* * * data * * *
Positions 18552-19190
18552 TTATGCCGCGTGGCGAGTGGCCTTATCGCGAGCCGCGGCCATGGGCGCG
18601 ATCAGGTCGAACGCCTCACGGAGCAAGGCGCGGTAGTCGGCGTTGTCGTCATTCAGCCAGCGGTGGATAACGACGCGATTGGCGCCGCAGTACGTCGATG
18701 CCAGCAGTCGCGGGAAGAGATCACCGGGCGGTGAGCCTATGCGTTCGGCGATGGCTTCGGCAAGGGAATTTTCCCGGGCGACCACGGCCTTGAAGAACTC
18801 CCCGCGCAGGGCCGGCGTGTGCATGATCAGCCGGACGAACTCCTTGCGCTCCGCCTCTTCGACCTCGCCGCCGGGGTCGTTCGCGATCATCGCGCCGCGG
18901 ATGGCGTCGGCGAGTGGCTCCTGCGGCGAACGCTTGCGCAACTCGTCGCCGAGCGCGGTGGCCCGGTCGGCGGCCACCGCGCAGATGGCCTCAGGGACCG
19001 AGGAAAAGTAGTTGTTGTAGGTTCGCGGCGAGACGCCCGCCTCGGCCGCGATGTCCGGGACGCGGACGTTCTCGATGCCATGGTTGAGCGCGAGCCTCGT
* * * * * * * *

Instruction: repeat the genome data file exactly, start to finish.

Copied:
Positions 18552-19190
18552 TTATGCCGCGTGGCGAGTGGCCTTATCGCGAGCCGCGGCCATGGGCGCG
18601 ATCAGGTCGAACGCCTCACGGAGCAAGGCGCGGTAGTCGGCGTTGTCGTCATTCAGCCAGCGGTGGATAACGACGCGATTGGCGCCGCAGTACGTCGATG
18701 CCAGCAGTCGCGGGAAGAGATCACCGGGCGGTGAGCCTATGCGTTCGGCGATGGCTTCGGCAAGGGAATTTTCCCGGGCGACCACGGCCTTGAAGAACTC
18801 CCCGCGCAGGGCCGGCGTGTGCATGATCAGCCGGACGAACTCCTTGCGCTCCGCCTCTTCGACCTCGCCGCCGGGGTCGTTCGCGATCATCGCGCCGCGG
18901 ATGGCGTCGGCGAGTGGCTCCTGCGGCGAACGCTTGCGCAACTCGTCGCCGAGCGCGGTGGCCCGGTCGGCGGCCACCGCGCAGATGGCCTCAGGGACCG
19001 AGGAAAAGTAGTTGTTGTAGGTTCGCGGCGAGACGCCCGCCTCGGCCGCGATGTCCGGGACGCGGACGTTCTCGATGCCATGGTTGAGCGCGAGCCTCGT